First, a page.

US Immigration Legislation

On his first day in office, President Biden is taking a series of actions to realize his vision for US immigration policy.  Fulfilling one of his major campaign promises, President Biden has introduced a comprehensive immigration reform bill, “The U.S. Citizenship Act of 2021” (the “Act”).  The Act seeks to establish “a new system to responsibly manage and secure our border, keep our families and communities safe, and better manage migration across the Hemisphere.”  We provide a summary of the bill’s proposals here.
Continue Reading President Biden’s Day One Immigration Priorities

For weeks Congress has funded the government through short-term continuing resolutions even though significant progress was being made on a two-year budget agreement that would increase the budget caps for both defense and non-defense spending and provide new infrastructure funding.  The decision to proceed with short-term continuing resolutions was a function of Democrats in the House and Senate as well as some Republicans making a final resolution of the larger budget deal contingent on an agreement to resolve the DACA question.  It now appears that, at least among Senate Democrats, the precondition that DACA be resolved prior to finalizing the budget deal is slipping.  Senate Democrats and Republicans are close to finalizing the two-year budget deal and hope to move that deal through the Senate quickly.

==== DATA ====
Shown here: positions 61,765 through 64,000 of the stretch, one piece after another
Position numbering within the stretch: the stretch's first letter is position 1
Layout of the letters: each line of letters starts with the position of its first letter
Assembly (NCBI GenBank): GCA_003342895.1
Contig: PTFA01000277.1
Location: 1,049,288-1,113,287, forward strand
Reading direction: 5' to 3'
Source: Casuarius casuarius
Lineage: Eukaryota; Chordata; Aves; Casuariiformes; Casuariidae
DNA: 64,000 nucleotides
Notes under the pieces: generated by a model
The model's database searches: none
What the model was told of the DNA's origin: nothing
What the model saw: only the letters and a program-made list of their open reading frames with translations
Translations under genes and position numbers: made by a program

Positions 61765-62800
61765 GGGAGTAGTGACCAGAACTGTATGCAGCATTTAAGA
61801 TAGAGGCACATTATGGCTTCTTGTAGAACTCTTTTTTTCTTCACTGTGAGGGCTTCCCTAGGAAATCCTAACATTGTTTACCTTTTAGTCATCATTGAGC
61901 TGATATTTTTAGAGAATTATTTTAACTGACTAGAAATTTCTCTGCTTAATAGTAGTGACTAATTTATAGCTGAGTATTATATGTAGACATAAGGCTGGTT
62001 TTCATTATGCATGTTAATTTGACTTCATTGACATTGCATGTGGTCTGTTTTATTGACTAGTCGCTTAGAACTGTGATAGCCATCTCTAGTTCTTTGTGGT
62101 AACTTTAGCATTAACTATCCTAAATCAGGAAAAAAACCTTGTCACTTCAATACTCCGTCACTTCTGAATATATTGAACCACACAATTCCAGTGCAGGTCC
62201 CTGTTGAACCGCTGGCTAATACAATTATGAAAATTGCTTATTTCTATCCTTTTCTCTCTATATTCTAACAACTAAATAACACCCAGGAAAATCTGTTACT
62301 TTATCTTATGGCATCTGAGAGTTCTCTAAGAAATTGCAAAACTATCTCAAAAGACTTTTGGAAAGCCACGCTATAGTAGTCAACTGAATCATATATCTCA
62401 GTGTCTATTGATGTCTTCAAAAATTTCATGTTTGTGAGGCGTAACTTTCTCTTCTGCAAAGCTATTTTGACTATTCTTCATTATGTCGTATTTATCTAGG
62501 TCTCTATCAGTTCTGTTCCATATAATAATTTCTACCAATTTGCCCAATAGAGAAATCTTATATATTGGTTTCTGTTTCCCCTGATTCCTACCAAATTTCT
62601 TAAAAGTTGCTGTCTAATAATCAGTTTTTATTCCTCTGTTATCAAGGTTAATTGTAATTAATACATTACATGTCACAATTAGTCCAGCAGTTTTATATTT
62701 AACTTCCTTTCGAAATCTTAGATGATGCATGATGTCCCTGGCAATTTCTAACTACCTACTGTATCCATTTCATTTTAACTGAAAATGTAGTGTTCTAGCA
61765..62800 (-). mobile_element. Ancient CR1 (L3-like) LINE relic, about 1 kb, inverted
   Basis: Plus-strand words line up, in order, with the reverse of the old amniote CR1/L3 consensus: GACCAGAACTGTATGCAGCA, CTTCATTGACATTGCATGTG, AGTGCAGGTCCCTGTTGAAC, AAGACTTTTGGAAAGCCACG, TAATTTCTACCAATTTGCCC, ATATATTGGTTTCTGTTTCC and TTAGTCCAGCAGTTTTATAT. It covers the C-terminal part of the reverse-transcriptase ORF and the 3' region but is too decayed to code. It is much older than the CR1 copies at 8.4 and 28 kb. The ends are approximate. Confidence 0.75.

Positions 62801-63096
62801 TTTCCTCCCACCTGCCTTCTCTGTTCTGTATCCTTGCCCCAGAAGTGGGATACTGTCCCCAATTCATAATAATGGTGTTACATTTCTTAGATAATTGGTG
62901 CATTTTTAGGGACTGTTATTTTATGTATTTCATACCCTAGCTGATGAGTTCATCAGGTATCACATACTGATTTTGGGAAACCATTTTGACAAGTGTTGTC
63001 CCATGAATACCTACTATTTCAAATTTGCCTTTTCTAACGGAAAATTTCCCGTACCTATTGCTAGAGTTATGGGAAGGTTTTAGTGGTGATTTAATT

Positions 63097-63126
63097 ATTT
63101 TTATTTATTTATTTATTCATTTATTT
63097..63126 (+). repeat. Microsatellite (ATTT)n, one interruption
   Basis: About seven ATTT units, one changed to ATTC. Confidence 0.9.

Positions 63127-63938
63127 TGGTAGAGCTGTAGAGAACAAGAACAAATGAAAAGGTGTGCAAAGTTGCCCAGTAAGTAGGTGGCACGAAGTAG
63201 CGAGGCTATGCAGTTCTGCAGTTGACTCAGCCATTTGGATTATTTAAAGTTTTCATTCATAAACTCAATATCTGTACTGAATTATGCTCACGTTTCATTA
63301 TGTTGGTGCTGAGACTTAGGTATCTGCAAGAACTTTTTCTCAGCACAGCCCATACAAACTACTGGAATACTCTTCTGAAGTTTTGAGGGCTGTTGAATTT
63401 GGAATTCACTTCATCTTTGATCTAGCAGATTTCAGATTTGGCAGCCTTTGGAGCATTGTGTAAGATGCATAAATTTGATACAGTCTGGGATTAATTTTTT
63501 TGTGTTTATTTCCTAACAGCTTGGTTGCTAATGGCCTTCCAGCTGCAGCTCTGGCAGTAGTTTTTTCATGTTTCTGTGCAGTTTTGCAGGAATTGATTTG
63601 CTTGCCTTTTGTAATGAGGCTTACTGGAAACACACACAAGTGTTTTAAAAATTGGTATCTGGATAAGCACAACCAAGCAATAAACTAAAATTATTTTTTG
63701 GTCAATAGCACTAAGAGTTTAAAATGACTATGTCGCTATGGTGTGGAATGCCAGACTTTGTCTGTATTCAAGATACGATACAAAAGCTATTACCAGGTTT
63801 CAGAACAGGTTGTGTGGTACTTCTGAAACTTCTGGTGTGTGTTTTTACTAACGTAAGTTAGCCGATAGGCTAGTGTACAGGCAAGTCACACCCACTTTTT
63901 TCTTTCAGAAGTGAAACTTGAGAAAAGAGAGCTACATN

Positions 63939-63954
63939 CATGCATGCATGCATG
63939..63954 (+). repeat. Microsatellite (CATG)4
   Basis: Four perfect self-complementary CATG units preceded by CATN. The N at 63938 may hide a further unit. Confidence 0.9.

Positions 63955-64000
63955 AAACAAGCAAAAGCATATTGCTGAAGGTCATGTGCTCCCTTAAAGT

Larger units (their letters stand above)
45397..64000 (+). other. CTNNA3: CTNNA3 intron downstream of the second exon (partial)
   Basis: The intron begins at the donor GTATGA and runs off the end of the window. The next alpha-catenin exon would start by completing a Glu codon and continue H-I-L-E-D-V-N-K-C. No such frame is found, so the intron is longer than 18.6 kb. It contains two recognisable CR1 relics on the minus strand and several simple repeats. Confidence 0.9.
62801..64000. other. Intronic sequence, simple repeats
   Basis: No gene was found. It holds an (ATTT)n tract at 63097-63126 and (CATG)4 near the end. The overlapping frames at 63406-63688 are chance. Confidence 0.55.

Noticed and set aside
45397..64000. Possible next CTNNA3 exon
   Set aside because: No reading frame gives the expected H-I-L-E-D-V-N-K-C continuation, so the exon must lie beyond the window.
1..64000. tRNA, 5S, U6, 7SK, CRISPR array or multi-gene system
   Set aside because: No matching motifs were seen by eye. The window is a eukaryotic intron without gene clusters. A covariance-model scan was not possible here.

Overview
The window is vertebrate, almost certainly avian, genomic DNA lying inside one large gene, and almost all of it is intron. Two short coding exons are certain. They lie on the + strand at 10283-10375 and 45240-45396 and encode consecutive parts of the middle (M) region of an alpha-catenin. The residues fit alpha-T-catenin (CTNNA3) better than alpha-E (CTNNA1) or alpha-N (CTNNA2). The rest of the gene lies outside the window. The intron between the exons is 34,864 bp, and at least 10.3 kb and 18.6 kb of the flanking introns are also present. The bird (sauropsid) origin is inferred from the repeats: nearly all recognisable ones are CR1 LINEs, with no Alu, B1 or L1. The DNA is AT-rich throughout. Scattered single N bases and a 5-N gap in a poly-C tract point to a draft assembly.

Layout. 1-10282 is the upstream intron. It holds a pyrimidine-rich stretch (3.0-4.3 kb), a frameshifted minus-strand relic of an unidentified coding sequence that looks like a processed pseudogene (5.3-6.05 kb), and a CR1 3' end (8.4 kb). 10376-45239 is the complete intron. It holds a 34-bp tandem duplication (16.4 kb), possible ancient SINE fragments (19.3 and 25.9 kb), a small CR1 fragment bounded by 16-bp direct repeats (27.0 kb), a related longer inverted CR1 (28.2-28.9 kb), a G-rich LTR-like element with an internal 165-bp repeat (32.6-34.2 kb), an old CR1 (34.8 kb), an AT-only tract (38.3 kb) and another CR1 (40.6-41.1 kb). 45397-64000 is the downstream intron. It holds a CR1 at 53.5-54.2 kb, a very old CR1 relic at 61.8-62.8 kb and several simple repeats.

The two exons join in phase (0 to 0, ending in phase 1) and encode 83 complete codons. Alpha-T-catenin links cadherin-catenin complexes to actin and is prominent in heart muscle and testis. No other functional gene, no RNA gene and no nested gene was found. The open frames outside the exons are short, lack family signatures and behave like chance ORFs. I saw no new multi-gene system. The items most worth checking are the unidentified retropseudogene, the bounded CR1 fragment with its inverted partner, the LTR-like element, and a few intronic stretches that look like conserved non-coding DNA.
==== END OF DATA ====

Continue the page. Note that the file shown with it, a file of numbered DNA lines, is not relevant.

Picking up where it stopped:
Continue Reading As Deadline Nears, Congress Poised to Decouple Budget Negotiations from Immigration Debate

As Congress wrestles with another government funding deadline of February 8, 2018, Senators John McCain (R-AZ) and Christopher Coons (D-DE) have announced their intent to introduce a bill to provide permanent relief for undocumented immigrants brought to the United States as children. The bill, which is expected to mirror a measure introduced last month in the House by Congressmen Will Hurd (R-TX) and Pete Aguilar (D-CA), would provide permanent residence and a path to ultimate citizenship for beneficiaries of the Deferred Action for Childhood Arrivals (DACA) program terminated last September by President Trump.  DACA is scheduled to end on March 5, 2018.

The House bill, Uniting and Securing America Act (USA Act), has 54 co-sponsors evenly split between party lines. The bipartisan bill would create a renewable eight-year conditional permanent resident status that would allow DACA recipients (a/k/a DREAMers) to be protected from deportation; work legally in the United States; travel outside the country; and apply to be lawful permanent residents (green card holders) if they meet certain requirements.  In view of the expected parity with the House bill, the summary below is based on the USA Act’s provisions.
Continue Reading McCain-Coons Bill Unlikely To Be The Answer DREAMers Are Hoping For